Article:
Whether Conor will have a say in that division again remains to be seen, but for now our focus is elsewhere — specifically, a boxing match with Floyd Mayweather. That fight is close to being agreed and it will be at a weight very close to 145 pounds — maybe just a couple of pounds above that — so Conor will show once again that making that weight, if necessary, isn’t an issue for him.

Everything has been agreed from Conor’s perspective, from numbers to ruleset (pure boxing). I don’t know what’s taking Mayweather so long to sign the contract but we’re 100% ready to go. The ball is in his court now. We’re training for the fight — September has been mentioned — so we’re just waiting for the news with each passing day.

The experts may not be giving Conor much of a chance, but I wouldn’t allow myself to be involved in preparing any fighter for a contest if I didn’t think we could win. I know a lot of people are dismissing it as merely a money-grab or a spectacle. If it purely was that, I’d wish Conor well but I wouldn’t be part of it.

I believe he can do it and Conor is 100% sure about that outcome. That’s what gets me excited about this challenge. He was written off so many times in the UFC so being in this position is nothing new for us. We’re in it to win it and we have a plan for how to do so. We believe we can bring a style that Mayweather hasn’t encountered before.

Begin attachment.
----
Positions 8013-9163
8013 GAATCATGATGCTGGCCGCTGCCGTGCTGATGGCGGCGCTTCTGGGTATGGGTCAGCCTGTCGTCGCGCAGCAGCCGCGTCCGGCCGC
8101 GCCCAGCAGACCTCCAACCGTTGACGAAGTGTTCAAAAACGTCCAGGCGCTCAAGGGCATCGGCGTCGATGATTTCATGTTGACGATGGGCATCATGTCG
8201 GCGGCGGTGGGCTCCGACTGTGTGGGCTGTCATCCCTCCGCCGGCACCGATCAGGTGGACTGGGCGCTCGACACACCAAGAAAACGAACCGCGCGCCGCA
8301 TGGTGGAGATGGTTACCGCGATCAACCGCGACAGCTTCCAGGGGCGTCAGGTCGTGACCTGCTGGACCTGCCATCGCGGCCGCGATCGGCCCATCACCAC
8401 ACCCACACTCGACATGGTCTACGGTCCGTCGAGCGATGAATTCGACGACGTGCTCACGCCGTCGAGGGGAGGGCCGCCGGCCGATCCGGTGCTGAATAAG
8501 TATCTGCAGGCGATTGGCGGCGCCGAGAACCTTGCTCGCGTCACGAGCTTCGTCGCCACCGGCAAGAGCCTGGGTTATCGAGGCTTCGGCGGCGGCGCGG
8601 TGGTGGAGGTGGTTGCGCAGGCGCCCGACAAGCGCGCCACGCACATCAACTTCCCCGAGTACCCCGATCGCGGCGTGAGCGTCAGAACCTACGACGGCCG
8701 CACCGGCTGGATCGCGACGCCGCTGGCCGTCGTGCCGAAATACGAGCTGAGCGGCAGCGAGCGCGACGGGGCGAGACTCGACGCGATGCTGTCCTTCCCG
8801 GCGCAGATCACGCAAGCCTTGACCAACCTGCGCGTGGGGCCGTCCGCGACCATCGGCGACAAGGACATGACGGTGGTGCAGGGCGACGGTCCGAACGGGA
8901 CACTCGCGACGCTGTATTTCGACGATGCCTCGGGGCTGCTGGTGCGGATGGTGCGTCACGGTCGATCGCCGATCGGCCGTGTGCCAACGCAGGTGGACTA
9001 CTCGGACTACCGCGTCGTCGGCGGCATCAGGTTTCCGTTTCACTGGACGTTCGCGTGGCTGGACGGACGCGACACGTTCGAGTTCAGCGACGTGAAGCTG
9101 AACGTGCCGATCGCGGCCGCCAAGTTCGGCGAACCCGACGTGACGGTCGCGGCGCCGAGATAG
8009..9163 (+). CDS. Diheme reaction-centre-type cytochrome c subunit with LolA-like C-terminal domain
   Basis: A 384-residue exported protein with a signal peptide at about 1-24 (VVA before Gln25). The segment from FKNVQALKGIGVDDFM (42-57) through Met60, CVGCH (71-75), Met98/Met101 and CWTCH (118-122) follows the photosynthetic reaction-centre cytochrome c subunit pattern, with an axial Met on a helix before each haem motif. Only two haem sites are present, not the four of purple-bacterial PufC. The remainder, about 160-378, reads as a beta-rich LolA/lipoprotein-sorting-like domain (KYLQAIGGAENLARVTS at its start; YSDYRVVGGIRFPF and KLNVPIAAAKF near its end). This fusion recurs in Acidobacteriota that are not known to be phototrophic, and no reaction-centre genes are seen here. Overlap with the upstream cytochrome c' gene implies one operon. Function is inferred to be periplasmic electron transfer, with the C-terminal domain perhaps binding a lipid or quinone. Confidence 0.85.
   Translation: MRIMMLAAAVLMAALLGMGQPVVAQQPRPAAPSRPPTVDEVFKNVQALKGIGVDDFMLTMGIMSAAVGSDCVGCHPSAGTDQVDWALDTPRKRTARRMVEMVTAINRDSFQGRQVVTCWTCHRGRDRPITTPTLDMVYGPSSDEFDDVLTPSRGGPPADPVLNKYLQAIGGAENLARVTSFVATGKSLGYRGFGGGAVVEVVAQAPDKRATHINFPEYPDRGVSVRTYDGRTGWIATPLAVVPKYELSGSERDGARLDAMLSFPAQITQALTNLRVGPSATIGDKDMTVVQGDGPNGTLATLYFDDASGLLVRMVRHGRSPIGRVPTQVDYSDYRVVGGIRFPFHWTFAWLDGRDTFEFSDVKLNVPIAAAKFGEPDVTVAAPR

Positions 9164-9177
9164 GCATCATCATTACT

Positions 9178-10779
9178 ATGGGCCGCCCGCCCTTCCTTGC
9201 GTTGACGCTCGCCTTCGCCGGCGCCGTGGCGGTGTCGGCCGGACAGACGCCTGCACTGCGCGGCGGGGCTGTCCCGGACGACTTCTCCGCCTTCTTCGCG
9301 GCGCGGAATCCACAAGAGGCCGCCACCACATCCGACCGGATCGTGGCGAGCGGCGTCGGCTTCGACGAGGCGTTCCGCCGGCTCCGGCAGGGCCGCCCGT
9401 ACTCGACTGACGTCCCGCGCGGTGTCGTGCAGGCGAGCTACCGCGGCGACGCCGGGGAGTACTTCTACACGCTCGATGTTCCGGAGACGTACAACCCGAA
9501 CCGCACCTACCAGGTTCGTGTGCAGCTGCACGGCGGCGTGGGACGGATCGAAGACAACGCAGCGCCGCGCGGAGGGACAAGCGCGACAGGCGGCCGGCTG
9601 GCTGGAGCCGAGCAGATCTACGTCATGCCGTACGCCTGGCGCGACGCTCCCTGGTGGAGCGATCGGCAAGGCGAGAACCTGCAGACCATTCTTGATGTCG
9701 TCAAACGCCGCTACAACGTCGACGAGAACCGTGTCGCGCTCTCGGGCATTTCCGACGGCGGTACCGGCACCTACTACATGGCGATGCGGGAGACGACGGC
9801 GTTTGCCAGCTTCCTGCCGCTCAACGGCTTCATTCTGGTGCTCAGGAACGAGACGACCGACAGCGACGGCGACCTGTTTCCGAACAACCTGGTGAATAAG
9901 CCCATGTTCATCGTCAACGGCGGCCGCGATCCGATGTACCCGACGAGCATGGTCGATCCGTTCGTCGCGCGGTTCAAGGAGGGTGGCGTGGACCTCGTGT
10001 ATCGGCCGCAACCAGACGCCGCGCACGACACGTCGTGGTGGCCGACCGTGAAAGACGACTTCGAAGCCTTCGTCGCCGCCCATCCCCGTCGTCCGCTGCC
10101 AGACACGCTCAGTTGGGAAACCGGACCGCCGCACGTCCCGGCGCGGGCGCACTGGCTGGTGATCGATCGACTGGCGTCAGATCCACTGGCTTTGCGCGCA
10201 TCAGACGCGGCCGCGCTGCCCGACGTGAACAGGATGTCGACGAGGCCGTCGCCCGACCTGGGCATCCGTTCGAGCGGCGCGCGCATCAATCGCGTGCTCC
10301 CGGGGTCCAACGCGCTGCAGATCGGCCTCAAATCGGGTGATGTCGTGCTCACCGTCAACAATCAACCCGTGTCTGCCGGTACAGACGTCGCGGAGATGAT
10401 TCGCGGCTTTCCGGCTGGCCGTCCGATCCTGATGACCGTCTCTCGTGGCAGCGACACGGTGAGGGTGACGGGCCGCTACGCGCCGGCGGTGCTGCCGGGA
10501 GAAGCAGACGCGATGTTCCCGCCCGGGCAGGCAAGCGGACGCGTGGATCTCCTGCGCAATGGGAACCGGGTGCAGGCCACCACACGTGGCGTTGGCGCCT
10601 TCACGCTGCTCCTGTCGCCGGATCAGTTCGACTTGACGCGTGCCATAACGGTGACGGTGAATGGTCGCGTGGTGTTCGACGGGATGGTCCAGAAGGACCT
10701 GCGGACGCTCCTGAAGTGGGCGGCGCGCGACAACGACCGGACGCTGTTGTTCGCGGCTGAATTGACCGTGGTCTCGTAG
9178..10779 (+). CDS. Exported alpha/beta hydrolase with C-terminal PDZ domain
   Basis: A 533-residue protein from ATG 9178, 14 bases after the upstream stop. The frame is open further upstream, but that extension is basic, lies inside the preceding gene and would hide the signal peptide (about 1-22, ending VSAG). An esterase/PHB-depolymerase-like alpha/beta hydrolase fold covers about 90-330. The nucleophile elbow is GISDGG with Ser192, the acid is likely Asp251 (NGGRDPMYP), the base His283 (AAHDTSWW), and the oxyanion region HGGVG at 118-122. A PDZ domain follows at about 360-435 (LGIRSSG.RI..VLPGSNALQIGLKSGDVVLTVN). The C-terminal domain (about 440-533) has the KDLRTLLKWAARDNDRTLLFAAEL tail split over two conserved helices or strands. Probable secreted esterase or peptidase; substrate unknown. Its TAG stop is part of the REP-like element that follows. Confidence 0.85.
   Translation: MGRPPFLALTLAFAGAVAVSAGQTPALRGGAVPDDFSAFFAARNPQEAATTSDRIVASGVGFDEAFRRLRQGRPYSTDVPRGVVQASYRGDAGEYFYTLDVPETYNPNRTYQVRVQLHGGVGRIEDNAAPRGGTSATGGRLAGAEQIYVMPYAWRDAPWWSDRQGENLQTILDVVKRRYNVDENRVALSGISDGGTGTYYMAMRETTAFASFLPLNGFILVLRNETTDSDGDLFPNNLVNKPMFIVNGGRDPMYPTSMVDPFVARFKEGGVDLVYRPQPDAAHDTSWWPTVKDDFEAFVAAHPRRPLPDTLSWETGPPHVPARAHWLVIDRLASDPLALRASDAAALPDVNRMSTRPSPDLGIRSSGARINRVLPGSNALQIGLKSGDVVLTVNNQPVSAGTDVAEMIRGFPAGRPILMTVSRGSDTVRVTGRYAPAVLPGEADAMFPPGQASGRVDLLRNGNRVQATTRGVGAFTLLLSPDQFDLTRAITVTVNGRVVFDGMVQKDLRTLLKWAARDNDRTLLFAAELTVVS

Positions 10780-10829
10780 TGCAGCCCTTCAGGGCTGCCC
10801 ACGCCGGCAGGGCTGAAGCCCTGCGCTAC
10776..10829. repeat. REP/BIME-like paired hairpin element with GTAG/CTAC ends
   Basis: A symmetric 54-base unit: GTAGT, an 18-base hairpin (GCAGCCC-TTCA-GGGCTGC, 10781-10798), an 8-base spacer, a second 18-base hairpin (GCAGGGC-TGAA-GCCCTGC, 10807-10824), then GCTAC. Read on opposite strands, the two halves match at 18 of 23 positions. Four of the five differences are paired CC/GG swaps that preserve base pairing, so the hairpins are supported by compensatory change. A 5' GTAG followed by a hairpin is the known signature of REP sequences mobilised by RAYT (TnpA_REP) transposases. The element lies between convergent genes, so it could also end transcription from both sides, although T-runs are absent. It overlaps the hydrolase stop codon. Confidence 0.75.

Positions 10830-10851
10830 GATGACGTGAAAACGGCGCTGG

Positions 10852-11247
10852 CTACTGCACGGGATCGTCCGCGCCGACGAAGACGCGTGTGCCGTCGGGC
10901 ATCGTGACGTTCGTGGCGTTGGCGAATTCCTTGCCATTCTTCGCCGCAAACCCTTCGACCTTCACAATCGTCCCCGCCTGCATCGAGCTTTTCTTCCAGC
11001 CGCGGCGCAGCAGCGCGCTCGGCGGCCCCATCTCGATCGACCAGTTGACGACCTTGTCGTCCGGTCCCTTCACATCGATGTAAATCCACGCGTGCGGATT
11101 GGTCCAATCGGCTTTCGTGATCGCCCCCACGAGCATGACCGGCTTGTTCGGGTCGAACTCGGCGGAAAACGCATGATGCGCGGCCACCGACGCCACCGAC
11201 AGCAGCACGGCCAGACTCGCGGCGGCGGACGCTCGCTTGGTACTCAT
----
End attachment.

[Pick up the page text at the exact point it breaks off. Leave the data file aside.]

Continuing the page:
On top of that, Conor has had four massive fights since Mayweather was last in the ring. I don’t know what his lifestyle has been like but that’s a lot of downtime. Conor has had some time to rest in recent months but prior to that he had his foot to the floor, always eating right, always in training camps, always preparing for these huge pay-per-view events in sold-out arenas.

There’s a lot to be said for the psychological requirements of being prepared for these big occasions. It might be a different sport but when you’re in the changing room your brain isn’t thinking about a ruleset, it just knows it’s about to go into a fight.

MMA 2016 - UFC 205 - Weigh-In - New York Conor McGregor is interviewed by Joe Rogan before UFC 205, while John Kavanagh (far right) looks on. Jason Silva Jason Silva

That feeling will flood a fighter with the very same stress hormones each time. Conor has become a lot more accustomed to that in recent years than Mayweather has. That’s going to be a big part of this fight.

When I was in Australia in April, a lot was made of the fact that I highlighted Mayweather’s history of domestic violence during an interview. I’m not sure why people felt this was such a big deal, given that the man has already been convicted of beating up women. That’s a fact. I have absolutely no time for any man with a track record of such behaviour.

In addition to that, from what I’ve seen of his gym, it appears to be the type of atmosphere in which bullies thrive. As many people will know, being bullied is what originally led me to martial arts. I’ve sought to create an atmosphere in my gym where people who have been victims of bullying can feel safe.

In Mayweather’s gym, the better fighter bullies his training partner. But that’s not how it should work. The better fighter should always be conscious of their duty to pass on their expertise and help their training partners to grow. It should never be a competition in the gym.

To me, Mayweather is a lowlife. He’s a guy I’d never want to have any contact with. Regardless of the outcome of this fight, I won’t be shaking his hand.

Kavanagh tips Holloway to defeat Aldo ‘convincingly’ this weekend

Conlan set to assist McGregor with preparations for Mayweather